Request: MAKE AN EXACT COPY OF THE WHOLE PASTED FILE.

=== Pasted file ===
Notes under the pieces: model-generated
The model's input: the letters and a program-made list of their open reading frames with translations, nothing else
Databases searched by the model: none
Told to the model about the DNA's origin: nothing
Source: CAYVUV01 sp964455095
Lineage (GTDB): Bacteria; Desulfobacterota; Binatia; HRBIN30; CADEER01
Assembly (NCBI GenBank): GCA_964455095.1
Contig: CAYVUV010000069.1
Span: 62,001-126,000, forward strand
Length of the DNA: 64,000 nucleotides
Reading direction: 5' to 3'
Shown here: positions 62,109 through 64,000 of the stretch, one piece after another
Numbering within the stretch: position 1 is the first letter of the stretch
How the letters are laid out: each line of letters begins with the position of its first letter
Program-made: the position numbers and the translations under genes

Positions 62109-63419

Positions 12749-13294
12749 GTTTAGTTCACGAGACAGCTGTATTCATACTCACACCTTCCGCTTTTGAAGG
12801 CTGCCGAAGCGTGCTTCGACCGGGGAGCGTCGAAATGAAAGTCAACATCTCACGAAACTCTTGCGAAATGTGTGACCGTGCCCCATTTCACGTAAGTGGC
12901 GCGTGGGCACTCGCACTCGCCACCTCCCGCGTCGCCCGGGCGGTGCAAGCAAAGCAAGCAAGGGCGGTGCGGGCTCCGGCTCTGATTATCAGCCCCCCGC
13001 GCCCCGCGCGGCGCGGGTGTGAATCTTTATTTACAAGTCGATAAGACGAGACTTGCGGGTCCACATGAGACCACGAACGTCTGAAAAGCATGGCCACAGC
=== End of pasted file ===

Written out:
Notes under the pieces: model-generated
The model's input: the letters and a program-made list of their open reading frames with translations, nothing else
Databases searched by the model: none
Told to the model about the DNA's origin: nothing
Source: CAYVUV01 sp964455095
Lineage (GTDB): Bacteria; Desulfobacterota; Binatia; HRBIN30; CADEER01
Assembly (NCBI GenBank): GCA_964455095.1
Contig: CAYVUV010000069.1
Span: 62,001-126,000, forward strand
Length of the DNA: 64,000 nucleotides
Reading direction: 5' to 3'
Shown here: positions 62,109 through 64,000 of the stretch, one piece after another
Numbering within the stretch: position 1 is the first letter of the stretch
How the letters are laid out: each line of letters begins with the position of its first letter
Program-made: the position numbers and the translations under genes

Positions 62109-63419

Positions 12749-13294
12749 GTTTAGTTCACGAGACAGCTGTATTCATACTCACACCTTCCGCTTTTGAAGG
12801 CTGCCGAAGCGTGCTTCGACCGGGGAGCGTCGAAATGAAAGTCAACATCTCACGAAACTCTTGCGAAATGTGTGACCGTGCCCCATTTCACGTAAGTGGC
12901 GCGTGGGCACTCGCACTCGCCACCTCCCGCGTCGCCCGGGCGGTGCAAGCAAAGCAAGCAAGGGCGGTGCGGGCTCCGGCTCTGATTATCAGCCCCCCGC
13001 GCCCCGCGCGGCGCGGGTGTGAATCTTTATTTACAAGTCGATAAGACGAGACTTGCGGGTCCACATGAGACCACGAACGTCTGAAAAGCATGGCCACAGC